People with schizophrenia are likely to have severely impaired reading ability, a new study has shown.
A systematic review by researchers at Brunel University London’s Centre for Cognitive Neuroscience (CCN) found that those who have been diagnosed as having schizophrenia are likely to have difficulty recognising, manipulating and pronouncing individual sounds, and understanding written text.
The findings indicate that there could be significant overlap between the underlying causes of schizophrenia and the underlying causes of dyslexia, although the researchers say there are multiple factors that need to be taken into consideration.
The study – Reading skills deficits in people with mental illness: A systematic review and meta-analysis – was published in the most recent edition of European Psychiatry.
“Some people with schizophrenia experience symptoms from a very young age and they often have disruption in their schooling,” said Prof Veena Kumari, Professor of Psychology at Brunel and Director of CCN. “This can negatively influence some reading skills, especially the ability to understand complex sentences and blocks of text.
“Some of the symptoms of schizophrenia, for example hallucinations or thought disorder, also seem to be associated with poorer reading skills, meaning people with more severe and frequent symptoms may be particularly poor at reading.”
Recognised differences in the make-up of the brains of people with schizophrenia also appear to affect their ability to process sounds, certain visual stimuli and low contrast images, leading to them having poorer manipulation of sounds and making mistakes in understanding speech.
The researchers say their work also casts light on some interesting overlaps between schizophrenia and dyslexia, two conditions which have previously been associated at a genetic level with similar gene groups.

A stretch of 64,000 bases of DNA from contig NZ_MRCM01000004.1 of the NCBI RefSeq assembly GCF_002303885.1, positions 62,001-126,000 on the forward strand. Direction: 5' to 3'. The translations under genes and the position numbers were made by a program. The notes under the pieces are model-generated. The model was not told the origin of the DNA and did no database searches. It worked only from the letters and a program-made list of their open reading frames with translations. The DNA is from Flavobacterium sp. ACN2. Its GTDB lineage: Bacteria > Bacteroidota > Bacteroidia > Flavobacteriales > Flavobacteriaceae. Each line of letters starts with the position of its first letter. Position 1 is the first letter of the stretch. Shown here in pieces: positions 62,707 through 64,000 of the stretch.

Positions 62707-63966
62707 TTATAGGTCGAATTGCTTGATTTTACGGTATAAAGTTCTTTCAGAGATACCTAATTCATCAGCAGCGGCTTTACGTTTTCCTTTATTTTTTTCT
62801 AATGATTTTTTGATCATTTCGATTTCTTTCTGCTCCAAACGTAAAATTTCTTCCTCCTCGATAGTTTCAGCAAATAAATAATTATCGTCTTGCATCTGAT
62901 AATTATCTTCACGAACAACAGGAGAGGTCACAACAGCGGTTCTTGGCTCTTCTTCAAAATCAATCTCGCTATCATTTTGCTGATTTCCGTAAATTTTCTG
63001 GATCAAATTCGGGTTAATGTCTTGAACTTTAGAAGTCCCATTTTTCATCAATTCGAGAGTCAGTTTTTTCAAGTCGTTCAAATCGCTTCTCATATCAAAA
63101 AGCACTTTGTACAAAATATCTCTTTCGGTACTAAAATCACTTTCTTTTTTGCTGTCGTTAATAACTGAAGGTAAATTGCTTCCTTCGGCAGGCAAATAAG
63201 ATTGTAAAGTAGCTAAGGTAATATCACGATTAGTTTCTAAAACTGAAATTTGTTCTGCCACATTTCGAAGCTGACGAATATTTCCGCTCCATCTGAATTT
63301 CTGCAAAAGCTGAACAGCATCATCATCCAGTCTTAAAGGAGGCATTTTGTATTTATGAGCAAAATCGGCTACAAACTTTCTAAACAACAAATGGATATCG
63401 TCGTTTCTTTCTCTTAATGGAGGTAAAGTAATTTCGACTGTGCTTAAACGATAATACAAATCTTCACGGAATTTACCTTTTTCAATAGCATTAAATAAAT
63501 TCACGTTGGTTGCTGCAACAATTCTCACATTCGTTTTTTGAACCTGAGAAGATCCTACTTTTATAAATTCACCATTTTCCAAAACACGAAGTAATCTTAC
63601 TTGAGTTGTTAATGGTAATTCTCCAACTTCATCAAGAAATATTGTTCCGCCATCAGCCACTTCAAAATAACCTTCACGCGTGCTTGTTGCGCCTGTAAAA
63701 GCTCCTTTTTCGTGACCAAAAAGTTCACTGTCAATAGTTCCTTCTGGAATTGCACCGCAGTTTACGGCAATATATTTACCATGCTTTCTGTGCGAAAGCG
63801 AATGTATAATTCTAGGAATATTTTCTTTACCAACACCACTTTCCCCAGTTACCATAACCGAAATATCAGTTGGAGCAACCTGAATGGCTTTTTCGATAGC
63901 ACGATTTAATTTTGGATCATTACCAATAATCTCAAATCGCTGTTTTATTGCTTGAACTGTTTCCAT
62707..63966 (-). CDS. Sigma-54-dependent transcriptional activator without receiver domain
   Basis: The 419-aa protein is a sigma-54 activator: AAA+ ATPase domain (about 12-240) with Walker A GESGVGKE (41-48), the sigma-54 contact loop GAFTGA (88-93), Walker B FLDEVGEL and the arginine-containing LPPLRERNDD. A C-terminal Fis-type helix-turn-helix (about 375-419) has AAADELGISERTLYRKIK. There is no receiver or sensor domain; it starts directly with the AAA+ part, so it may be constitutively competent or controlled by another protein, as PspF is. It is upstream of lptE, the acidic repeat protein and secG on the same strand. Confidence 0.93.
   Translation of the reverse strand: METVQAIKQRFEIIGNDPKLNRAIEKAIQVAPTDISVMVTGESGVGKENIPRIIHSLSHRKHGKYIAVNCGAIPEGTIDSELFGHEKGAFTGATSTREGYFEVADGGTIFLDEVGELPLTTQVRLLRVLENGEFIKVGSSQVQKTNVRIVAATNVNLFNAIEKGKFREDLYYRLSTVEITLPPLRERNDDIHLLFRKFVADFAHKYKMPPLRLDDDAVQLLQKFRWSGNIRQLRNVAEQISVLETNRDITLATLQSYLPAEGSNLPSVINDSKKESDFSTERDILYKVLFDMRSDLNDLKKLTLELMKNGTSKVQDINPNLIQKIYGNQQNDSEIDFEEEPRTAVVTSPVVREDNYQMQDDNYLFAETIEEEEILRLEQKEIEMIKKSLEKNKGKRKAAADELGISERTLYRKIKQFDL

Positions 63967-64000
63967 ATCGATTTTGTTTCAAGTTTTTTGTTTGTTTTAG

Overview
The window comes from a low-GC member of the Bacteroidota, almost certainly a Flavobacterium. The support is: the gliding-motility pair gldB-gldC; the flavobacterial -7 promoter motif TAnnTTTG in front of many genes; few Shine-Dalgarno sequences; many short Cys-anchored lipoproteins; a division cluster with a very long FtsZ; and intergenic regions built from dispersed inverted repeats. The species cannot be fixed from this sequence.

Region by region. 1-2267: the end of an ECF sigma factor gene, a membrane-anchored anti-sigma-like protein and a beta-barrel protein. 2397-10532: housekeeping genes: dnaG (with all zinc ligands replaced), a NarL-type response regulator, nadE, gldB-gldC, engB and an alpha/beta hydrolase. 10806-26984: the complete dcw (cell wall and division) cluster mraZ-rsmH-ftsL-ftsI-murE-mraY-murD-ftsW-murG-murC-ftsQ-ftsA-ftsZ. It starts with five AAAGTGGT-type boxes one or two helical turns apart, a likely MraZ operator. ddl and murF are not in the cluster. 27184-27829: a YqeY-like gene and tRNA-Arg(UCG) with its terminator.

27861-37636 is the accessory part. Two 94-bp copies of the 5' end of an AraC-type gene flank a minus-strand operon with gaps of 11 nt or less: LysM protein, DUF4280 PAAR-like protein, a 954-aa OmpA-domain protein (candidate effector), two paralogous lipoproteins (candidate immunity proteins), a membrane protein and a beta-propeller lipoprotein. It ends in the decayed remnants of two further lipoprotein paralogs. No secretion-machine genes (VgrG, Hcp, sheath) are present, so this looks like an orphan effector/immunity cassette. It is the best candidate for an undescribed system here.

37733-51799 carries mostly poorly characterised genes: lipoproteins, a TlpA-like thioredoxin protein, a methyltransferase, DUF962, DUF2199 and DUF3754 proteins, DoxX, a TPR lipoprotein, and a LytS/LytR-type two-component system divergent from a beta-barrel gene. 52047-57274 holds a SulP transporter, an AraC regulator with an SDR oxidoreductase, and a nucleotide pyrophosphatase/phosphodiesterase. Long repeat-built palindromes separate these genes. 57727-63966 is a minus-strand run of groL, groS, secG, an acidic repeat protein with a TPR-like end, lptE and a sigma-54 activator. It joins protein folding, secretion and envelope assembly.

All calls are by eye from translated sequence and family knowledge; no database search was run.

“Existing research indicates that similarities exist between developmental dyslexia and schizophrenia in the way these people perceive and process different visual stimuli, including words,” said Martina Vanova, a doctoral researcher at CCN who helped lead the study.
"Both conditions are linked with abnormalities in how visual stimuli are processed at the brain level and seem to share some genetic factors. Some people with schizophrenia also show similarities with acquired dyslexia, which is developed later in life and can be a result of brain trauma, stroke, or neurodegeneration."
The researchers say this could be due to irreversible grey matter loss in various parts of the brain associated with both good reading skills and psychotic episodes in people with chronic schizophrenia.
They will next turn their attentions to examining whether people in the general population that have reported a psychotic-like experience but not been diagnosed with schizophrenia also exhibit poor reading skills.
“In the same group of people, we are also assessing other mental health dimensions, for example depression, in relation to poor reading skills,” said Ms Vanova.
“We are also examining how reading skills deficits relate to other cognitive impairments, for example, attention or memory deficits, in people with schizophrenia or psychopathy.”
For further information on the Centre for Cognitive Neuroscience, please visit brunel.ac.uk/research/Centres/Cognitive-Neuroscience
Tim Pilgrim, Media Relations
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